As we were leaving the area where the bison were grazing, we came across this very handsome pronghorn buck. His good looks apparently weren't enough to attract any females, however. In spite of his efforts, like the buck we saw earlier, he too came away with only a scar to show for his efforts.  If you look closely you can see it on his right hip in the second photo. 

Wednesday, September 12, 2012

Never a Dull Moment!

Well, there's never a dull moment around here. On Sunday we took a drive around the Wildlife Loop to see if any bison had been moved to the working pens in preparation for the Buffalo Roundup on September 24. There were no bison, but on the way back we stopped to say hello to some of the resident wild donkeys. Here Kota intoduces herself to an inquisitive jenny.

A little later, we saw a really nice pronghorn buck grazing right beside the road. He was no more than 30 yards away, so we stopped to take a couple of pictures.  I asked John to release the window lock (which we keep engaged to make sure Nickie and Kota can't lean too far out of the car) so I could take my photos. When he did so, unbeknownst to us Nickie put her foot on the back door controller and rolled down the back window on the driver's side. I happily shot away for a couple of minutes as the buck moved closer and closer to the car.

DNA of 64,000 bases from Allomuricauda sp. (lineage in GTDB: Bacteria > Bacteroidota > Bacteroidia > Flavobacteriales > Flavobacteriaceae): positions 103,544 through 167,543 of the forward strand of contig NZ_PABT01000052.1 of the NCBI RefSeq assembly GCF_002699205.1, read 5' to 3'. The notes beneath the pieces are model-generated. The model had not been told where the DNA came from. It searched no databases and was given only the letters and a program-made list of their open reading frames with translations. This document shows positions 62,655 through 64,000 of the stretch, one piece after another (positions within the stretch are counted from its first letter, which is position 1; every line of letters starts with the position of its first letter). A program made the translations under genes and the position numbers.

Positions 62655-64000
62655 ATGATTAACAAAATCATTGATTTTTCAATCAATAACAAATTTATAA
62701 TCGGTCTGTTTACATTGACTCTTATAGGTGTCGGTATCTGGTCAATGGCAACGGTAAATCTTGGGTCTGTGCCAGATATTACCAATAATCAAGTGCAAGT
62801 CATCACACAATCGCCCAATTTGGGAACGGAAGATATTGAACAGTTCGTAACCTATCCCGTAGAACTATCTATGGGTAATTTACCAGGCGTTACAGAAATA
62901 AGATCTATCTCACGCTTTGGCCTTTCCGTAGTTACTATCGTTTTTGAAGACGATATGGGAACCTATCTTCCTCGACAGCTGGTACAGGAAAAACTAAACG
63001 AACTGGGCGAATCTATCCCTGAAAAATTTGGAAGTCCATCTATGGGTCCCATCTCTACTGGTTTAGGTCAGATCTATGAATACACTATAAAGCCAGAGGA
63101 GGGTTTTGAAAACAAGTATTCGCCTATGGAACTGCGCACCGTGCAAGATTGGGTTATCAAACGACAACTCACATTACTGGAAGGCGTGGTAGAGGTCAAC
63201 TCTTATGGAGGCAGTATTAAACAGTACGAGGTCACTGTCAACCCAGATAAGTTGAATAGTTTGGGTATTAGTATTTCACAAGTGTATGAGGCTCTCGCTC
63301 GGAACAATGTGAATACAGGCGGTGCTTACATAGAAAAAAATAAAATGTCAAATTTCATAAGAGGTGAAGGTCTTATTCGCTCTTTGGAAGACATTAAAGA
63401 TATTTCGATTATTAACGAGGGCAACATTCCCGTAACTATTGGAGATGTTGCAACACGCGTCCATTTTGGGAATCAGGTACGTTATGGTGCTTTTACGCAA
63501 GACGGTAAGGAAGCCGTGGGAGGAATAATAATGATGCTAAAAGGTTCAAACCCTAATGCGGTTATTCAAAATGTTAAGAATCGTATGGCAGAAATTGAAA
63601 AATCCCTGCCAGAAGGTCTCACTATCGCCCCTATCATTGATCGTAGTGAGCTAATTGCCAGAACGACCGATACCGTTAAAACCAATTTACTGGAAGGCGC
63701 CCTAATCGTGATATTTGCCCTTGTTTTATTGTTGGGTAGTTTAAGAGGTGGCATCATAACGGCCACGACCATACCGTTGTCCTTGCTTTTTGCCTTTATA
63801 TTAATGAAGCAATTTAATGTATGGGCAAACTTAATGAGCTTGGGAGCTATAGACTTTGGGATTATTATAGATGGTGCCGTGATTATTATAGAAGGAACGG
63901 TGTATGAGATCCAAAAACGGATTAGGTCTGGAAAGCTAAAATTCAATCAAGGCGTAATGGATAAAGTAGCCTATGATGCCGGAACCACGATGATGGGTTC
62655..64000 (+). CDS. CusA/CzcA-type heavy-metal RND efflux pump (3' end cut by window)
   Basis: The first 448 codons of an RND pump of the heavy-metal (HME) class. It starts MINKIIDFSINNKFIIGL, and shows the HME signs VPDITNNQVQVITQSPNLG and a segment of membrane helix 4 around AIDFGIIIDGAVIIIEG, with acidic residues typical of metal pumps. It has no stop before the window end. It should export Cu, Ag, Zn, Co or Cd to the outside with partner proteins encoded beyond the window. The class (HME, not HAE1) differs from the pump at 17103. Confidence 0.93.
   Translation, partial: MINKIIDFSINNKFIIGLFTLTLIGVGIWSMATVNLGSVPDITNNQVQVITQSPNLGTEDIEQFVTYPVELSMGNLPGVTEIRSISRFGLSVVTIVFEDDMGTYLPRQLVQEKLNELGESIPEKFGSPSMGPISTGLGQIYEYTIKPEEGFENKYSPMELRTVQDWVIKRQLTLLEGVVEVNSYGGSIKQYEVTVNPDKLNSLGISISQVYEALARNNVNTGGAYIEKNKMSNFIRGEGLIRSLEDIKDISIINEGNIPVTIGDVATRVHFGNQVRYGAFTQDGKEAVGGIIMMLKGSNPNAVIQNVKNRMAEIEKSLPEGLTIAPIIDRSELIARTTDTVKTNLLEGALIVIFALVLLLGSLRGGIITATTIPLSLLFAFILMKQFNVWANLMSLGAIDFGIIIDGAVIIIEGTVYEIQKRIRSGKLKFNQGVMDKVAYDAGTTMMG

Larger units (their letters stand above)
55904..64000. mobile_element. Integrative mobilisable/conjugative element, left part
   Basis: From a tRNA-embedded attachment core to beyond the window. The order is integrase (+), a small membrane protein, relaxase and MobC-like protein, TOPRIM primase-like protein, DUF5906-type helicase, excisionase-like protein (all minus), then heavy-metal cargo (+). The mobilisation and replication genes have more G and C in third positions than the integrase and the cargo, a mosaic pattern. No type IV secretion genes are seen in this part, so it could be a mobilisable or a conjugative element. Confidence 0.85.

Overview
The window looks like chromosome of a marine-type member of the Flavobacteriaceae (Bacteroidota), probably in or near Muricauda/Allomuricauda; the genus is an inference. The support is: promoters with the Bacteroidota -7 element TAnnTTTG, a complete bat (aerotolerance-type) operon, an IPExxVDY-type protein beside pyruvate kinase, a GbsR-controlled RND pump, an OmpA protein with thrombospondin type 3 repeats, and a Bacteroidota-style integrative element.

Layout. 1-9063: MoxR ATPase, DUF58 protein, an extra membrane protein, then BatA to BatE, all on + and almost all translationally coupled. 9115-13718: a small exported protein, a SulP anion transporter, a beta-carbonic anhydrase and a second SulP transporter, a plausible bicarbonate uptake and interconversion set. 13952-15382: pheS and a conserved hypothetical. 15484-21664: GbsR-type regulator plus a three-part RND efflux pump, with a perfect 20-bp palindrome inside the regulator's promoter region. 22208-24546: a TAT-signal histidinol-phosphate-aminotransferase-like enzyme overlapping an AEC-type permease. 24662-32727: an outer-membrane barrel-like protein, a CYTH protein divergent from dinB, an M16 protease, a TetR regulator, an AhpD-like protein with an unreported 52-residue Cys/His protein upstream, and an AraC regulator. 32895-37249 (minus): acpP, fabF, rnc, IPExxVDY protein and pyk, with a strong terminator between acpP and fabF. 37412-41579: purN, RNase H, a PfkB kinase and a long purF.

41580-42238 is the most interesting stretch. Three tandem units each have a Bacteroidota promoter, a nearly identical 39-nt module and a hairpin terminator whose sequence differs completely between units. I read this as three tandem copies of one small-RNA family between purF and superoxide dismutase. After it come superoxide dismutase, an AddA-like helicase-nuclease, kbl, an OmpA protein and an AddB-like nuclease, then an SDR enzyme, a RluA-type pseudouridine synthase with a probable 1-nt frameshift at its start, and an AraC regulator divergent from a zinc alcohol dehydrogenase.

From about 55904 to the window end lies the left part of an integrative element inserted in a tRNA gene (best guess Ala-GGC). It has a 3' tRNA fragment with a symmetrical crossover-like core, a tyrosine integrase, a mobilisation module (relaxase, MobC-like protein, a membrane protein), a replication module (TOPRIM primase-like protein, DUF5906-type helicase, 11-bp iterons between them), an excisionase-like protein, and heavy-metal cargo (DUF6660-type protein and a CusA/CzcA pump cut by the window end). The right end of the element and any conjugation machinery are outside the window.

Then several other cars stopped to watch, and the buck got a little nervous. He trotted ahead of the line of cars, crossed the road, then proceeded to gallop back toward us along the other side of the road.

The dogs began to whine and dance, and then the excitement was just too much for Kota. Before we could roll up the window, she took a flying leap, hit the pavement 10 feet or so from the car, and was off like a shot in hot pursuit of the buck. Long story short, John and I whistled and shouted while the rest of the tourists tsked-tsked and wondered what would happen.  Kota continued her chase for a good half-mile across the meadow, ears flying, until she became just a black dot in the distance. Fortunately, just before she disappeared over a rise, she responded to John's whistle and stopped.

When she returned, she was very proud of herself and fortunately none the worse for wear. We consider it a blessing that Kota stopped before she was too far away to hear us, and a miracle that Nickie didn't jump out to join the chase. As for the buck, he lived up to his "second fastest land mammal" reputation and never really had to extend himself to stay well ahead of his pursuer.

On Monday, we packed a lunch and drove the scenic Needles Highway up to Sylvan Lake, stopping on the way at beautiful Sylvan Lake Lodge, where this is the view from the outdoor dining area.